Youth well-being and resilience in pandemic times

Date: Wednesday, January 26, 2022 | 1:00 p.m. - 2:00 p.m. ET

Speakers: William Laurie, Eva Oberle, Mike Hooker and Hasina Samji

Youth resilience and well-being are vital to the ability to reach one’s full potential and prevent poverty.

The relationship between poverty and well-being is intimate and complex. Trauma and lack of well-being can compromise a person’s ability to work and make enough to make ends meet, while poverty can negatively impact a person’s ability to thrive mentally and physically from early childhood to senior years. While the COVID-19 pandemic has impacted well-being and compromised key factors like income and housing security for people across all ages and demographics, initial findings point to youth as being most affected.

Join us to better understand the impacts on youth well-being and resilience in pandemic times, as well as effective strategies for overcoming these challenges.

 

Register for this webinar below. All registrants will receive a full recording of the webinar, a copy of the slides, and a collection of links and resources. 

 

Speakers

William Laurie - CBYF Youth Consultant

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My name is William, I am 24 years old. Making genuine connections with the people I encounter is one of my more proficient skills. My passion in life is to assist others in seeing their potential through the adoption of responsibility. In my spare time, I enjoy woodworking, fixing vehicles, climbing mountains, and spending time with my family. I look forward to sharing with you my experiences during COVID, and how it relates to our great work.

 

 

Eva Oberle, PhD - Assistant Professor - Human Early Learning Partnership

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Eva is an Assistant Professor with the Human Early Learning Partnership. She completed graduate studies in psychology at the University of Heidelberg, earned a PhD in educational psychology from UBC, and conducted postdoctoral research at UIC and CASEL in Chicago. Her research investigates factors linked to positive child development and strategies for promoting mental health and wellbeing in the school context in particular.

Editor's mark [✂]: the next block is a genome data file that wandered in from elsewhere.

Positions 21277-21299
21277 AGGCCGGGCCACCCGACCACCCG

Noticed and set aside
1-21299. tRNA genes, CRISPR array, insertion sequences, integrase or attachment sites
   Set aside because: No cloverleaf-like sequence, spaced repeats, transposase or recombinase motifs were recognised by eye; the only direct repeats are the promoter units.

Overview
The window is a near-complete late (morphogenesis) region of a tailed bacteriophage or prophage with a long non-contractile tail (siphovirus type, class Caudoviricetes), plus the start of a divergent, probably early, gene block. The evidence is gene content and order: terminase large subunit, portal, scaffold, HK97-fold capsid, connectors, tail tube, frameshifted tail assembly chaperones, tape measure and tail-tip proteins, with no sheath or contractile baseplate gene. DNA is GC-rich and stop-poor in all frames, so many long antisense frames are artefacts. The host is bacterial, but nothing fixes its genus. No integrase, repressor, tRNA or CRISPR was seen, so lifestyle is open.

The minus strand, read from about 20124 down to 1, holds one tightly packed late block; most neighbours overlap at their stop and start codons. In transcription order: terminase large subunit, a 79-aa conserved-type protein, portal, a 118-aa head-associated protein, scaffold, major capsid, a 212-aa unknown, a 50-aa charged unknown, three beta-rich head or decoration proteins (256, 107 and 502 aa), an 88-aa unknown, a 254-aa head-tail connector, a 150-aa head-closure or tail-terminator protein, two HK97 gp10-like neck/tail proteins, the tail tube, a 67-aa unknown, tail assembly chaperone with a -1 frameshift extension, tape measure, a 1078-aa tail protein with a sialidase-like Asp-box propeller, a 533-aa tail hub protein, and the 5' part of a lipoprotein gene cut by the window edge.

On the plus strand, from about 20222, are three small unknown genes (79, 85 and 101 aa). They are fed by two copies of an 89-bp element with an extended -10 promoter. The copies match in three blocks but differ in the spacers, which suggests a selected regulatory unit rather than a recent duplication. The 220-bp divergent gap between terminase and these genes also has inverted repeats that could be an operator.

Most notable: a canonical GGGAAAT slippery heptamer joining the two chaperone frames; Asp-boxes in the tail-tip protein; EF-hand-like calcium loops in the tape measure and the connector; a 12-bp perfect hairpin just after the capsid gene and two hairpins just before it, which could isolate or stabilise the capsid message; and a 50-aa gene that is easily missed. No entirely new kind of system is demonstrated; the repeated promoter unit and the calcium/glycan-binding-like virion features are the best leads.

About HELP
The Human Early Learning Partnership (HELP) is an interdisciplinary research institute based at the School of Population and Public Health, Faculty of Medicine, at the University of British Columbia. HELP’s unique partnership brings together researchers and practitioners from across BC, Canada and internationally to address complex child development issues. HELP’s research projects explore how different environments and experiences contribute to health and social inequities in children’s development over their life course.

 

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Mike Hooker, Superintendent, School District 19

 

Mike considers himself fortunate to have spent the past 24 years working with the school community in Revelstoke BC as an elementary principal, secondary principal and currently as Superintendent. He values the relationship that has evolved over many years with the UBC HELP team. Their tools, including the Middle Years Development Instrument, provide rich information that has informed school and district planning, professional learning for staff, and has contributed significantly to students’ overall health and well-being.

 

Hasina-Samji-photo-120Hasina Samji, Assistant Professor, Faculty of Health Sciences at Simon Fraser University

 

Dr. Hasina Samji an Assistant Professor in the Faculty of Health Sciences at Simon Fraser University and a Senior Scientist in Population Mental Wellbeing in the Population and Public Health Division at the British Columbia Centre for Disease Control.

She completed her PhD in infectious disease epidemiology at the Johns Hopkins Bloomberg School of Public Health and has expertise in the design and implementation of observational cohort studies and analysis of large administrative health databases.

Dr. Samji leads the Youth Development Instrument (YDI), an interdisciplinary study measuring predictors of positive youth well-being, mental health and development in high school students in collaboration with the Human Early Learning Partnership (HELP-UBC), community, clinical and policy partners, and youth themselves. The YDI elucidates upstream skill-development and structural supports for mental illness prevention and promotion of positive trajectories and resilience for young people.

She is also the co-Principal Investigator of the BC Children's Hospital's Personal Impacts of COVID-19 Survey (PICS) study to measure the population-level mental health impacts of the COVID-19 pandemic.

Register Here